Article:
European stocks fall to three-week low

Trading was ‘light’ on the Dublin market yesterday as it approaches Easter


Major stock markets fell and the euro slumped to a four-month low against the dollar yesterday, hit by a disappointing Italian bond auction and concern about the potential for a wider impact on the euro zone from Cyprus’s bailout. European stocks fell to a three- week low, led by a sell off in banks, as the leader of Italy’s Democratic Party ruled out the possibility that rival politicians will agree on a coalition government.

Trading was “light” on the market yesterday as it approaches Easter while the ISEQ retreated 0.3 per cent. The three strongest performers were Glanbia, Paddy Power and IFG. It was another good day for Paddy Power , with shares rising to above €70, a near all time high. AIB results were out yesterday but no longer have any impact on the market. Bank of Ireland was “generally weaker today,” said one stockbroker. “This can be attributed to European and Italian concerns and the continued fallout from the Cypriot bailout not helping Bank of Ireland shares.” Aer Lingus slipped back below €1.40, down 1.4 per cent. Glanbia pushed to €9 for the first time, up 2.5 per cent making it an all time high. IFG posted strong results yesterday; trading up to €1.40. IFG was one of the strongest performers yesterday , up 4.48 per cent.

Britain’s top shares closed lower in an unsettling day yesterday, with Cypriot banks due to reopen on Thursday amidst fears growing that the euro zone is slipping back into crisis. UK stocks fell, even as the FTSE 100 Index headed for its longest run of monthly gains since 1997, as Italian bond yields rose after the Mediterranean country sold debt and US data showed pending house sales dropped in February. ICAP declined the most in more than four months after the world’s largest broker of transactions between banks said profit will slip this year. TUI Travel rose 4 per cent after forecasting that its operating profit will grow at the top of its projections in 2013. The FTSE 100 Index lost 11.81 points, or 0.2 per cent, to 6,387.56 at the close of trading in London. The benchmark gauge has still rallied 8.3 per cent so far this year as US lawmakers agreed on a compromise budget and US jobs and housing data beat forecasts. The broader FTSE All-Share Index slid 0.3 per cent yesterday.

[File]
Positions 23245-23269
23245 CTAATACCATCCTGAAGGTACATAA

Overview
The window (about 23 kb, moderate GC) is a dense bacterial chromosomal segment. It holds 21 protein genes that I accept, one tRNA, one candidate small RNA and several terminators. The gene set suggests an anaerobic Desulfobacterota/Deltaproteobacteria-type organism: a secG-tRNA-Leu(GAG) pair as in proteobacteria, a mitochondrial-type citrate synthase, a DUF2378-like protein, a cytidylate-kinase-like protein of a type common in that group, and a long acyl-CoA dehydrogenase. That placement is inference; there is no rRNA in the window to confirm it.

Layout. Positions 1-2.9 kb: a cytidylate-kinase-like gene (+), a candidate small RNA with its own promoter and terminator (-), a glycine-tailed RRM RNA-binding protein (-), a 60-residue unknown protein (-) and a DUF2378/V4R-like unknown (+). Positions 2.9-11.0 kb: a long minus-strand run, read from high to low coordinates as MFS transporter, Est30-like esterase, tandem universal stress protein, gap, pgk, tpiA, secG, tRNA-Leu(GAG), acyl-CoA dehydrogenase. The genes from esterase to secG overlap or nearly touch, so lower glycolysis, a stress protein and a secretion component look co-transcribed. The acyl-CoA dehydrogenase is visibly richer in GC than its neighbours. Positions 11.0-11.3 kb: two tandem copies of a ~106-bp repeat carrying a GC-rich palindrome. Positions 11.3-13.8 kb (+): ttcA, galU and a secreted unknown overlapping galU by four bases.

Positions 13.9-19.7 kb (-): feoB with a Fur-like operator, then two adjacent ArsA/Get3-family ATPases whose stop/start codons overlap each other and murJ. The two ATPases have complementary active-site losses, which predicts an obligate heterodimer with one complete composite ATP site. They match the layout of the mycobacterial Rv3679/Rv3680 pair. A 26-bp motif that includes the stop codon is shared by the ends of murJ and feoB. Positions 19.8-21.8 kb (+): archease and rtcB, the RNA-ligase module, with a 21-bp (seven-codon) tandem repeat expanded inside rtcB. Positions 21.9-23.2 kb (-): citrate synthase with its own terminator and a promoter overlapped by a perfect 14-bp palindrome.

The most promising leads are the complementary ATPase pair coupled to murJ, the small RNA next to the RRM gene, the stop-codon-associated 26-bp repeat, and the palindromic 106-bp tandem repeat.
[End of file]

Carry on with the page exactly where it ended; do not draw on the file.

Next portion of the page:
European stocks fell to a three- week low, led by a selloff in banks, as the leader of Italy’s Democratic Party ruled out the possibility that rival politicians will agree on a broad coalition government. Meanwhile, a Greek newspaper reported that Cyprus will impose a ban on cashing cheques and limit the amount of cash that can be taken out of the country under measures to avert a run on its banks. France’s CAC 40 dropped 1 per cent and Germany’s DAX slid 1.2 per cent.

Spain’s Banca Monte dei Paschi di Siena SpA and Banco Popolare SC slid more than 1 percent as Italian bond yields surged. The Stoxx Europe 600 Index slid 0.5 per cent to 292.44 at the close of trading in London. The gauge climbed in afternoon trading yesterday as better-than-estimated US data bolstered confidence in the world’s largest economy.

US stocks declined, after the Standard and Poor’s 500 Index yesterday approached a record high, as concern over Europe’s debt crisis intensified and pending American home sales slipped in February. Banks fell as JPMorgan Chase and Co and Citigroup lost at least 0.9 per cent. Cliffs Natural Resources tumbled 16 per cent after Morgan Stanley downgraded the shares. Apple slumped 2 per cent after Pacific Crest predicted it would miss revenue expectations. Dollar General slid 2.3 per cent after saying 30 million shares will be sold in a secondary offering.

The S&P 500 dropped 0.2 per cent to 1,560.84 at 1.45pm in New York, paring an earlier decline of as much as 0.8 percent. – ( Additional Reporting: Bloomberg, Reuters )